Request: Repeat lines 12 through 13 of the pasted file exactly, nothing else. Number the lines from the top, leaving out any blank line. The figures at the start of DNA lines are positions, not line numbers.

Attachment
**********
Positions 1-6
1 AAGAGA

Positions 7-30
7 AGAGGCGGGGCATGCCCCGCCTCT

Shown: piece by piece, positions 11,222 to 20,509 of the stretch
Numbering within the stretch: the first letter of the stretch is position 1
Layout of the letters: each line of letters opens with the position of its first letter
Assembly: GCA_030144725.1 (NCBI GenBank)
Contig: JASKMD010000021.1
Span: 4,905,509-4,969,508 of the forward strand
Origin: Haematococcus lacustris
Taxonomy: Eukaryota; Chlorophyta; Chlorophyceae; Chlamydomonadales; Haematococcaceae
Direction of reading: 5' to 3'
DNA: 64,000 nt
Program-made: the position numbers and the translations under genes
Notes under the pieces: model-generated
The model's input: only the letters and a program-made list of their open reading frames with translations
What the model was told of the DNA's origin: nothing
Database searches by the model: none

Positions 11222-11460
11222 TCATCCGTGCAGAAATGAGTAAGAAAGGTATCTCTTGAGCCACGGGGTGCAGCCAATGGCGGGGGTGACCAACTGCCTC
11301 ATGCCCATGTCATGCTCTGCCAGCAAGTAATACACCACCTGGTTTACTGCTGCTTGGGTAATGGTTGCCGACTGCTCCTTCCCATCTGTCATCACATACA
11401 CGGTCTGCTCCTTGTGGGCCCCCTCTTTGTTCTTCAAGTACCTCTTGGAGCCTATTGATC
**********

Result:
Taxonomy: Eukaryota; Chlorophyta; Chlorophyceae; Chlamydomonadales; Haematococcaceae
Direction of reading: 5' to 3'